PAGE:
Which is a bummer, because for the most part people think their commutes are too long. A survey of 2,000 commuters in the San Francisco Bay Area reported that 52 percent of respondents said they commuted at least 5 minutes longer than they would like. Among that group, median commute times were 40 minutes, which is certainly longer than the region’s average. On the other hand, 42 percent said their commutes were just right (their median time was 15 minutes). Surprisingly, 7 percent felt their commute was too short (median of 10 minutes). But despite the fact that a majority think their commute is too long, most people said they didn’t mind it, so long as their trips were less than 100 miles.

That people don’t mind their commute may be why commute times refuse to shrink. People in the Bay Area survey who didn’t mind their commute said they agreed with statements like, “I use my commute time productively” and “My commute trip is a useful transition between home and work”, which supports anecdotal evidence I’ve heard that people enjoy the separation between work and home. Twenty to thirty minutes may be just enough time to unwind.

It’s not entirely universal, though. Tolerable commute times seem to lengthen when people switch from cars to mass transit. People may find that time more productive, or maybe the time seems shorter because driving can be stressful, while just sitting usually isn’t. Personally, I know I’m willing to commute longer by train than car. Another reason is because mass transit commutes tend to be more reliable in terms of duration (at least for trains). Not having to worry about traffic jams doubling your commute is a big advantage.

Regardless of mode, people seem to settle on an ideal commute time. And once they have settled, they don’t seem to stray from it. A study of two metro areas in Washington State discovered that commute times don’t change much when people move or switch jobs. The thinking is that if a person gets a new job that’s farther away, they are more likely to move. Plus, as people have moved to suburbia, some jobs have followed. It’s a two-way street. But that doesn’t mean employers can move to the burbs without consequences. If an employer moves and an employee doesn’t move as well, the employee is more likely to find another job. Companies looking to relocate simply to cut costs may find the high turnover that results more costly in the long run.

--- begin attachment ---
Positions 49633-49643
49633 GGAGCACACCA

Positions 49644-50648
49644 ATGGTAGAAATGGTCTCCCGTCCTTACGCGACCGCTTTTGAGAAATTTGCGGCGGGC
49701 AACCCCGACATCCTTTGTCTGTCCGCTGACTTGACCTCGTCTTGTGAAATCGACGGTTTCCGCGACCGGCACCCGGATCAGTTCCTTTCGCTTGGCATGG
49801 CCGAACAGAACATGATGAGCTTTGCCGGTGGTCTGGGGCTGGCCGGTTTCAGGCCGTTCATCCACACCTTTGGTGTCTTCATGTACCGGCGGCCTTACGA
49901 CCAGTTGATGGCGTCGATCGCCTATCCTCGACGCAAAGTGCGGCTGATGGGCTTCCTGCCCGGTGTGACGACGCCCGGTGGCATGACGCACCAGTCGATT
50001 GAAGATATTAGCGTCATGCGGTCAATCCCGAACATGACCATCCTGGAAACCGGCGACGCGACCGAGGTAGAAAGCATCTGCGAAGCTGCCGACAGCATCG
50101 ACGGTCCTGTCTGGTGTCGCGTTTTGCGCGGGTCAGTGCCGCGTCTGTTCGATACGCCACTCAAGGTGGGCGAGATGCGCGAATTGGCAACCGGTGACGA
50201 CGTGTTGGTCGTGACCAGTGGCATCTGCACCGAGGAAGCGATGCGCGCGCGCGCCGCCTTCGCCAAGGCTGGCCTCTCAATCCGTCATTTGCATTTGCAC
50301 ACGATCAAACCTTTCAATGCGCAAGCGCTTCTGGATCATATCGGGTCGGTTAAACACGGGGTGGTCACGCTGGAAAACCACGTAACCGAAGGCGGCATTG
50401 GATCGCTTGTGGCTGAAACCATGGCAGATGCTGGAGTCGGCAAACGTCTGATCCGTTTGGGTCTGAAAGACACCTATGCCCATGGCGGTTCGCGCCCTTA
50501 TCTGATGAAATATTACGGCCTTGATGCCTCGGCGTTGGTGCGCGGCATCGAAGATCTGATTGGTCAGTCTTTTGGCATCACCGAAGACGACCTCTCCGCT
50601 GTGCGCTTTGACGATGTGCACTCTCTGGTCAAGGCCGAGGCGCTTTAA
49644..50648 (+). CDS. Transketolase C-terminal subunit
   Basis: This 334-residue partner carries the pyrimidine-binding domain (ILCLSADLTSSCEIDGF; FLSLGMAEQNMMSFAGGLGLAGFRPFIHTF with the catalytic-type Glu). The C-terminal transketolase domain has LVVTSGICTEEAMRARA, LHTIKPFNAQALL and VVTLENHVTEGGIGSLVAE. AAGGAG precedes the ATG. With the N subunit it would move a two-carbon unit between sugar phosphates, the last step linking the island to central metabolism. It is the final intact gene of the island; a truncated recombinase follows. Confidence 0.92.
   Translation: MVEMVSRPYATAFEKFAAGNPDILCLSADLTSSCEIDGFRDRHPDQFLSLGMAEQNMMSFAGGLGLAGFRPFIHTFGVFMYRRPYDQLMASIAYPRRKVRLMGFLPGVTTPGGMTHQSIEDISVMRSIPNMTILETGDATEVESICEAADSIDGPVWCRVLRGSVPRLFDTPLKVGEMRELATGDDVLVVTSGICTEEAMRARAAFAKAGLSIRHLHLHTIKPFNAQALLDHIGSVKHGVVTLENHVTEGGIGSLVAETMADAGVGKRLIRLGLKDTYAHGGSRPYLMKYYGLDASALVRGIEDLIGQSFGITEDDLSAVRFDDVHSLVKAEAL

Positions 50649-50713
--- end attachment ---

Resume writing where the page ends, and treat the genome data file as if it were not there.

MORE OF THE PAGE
Commuting is a big part of our lives, so it makes perfect sense that it would affect so much of the world around us, especially the cities we live in. Take a dense city like New York that has oodles of jobs, and lots of dense housing close in. That density helps keep commute times reasonable. But somewhere like Tulsa that doesn’t have as many jobs doesn’t have as much need for density. Form follows function, and currently the freeways in Tulsa are functioning pretty well compared with New York.

That presents a real dilemma for urban planners, who have been striving to increase densities in cities across the board. One approach has been mixed-use development that blends retail, housing, and office space. That may help reduce trip times for errands and such, but it doesn’t preclude people from living in one mixed-use neighborhood and working in another. The reality is, we’re probably not going to change commute times. If we offer faster and better transportation, people will use it until it becomes overburdened. At which point they’ll just move closer to work. Attempts to influence urban form through design may not have much of an impact if jobs don’t follow.


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Photo by Jekkone.

Related posts:

Tell me how much you drive, and I’ll tell you where you live

Urbanites leave the car behind, but not as often as you might think

Drive a lot? Housing density may not be to blame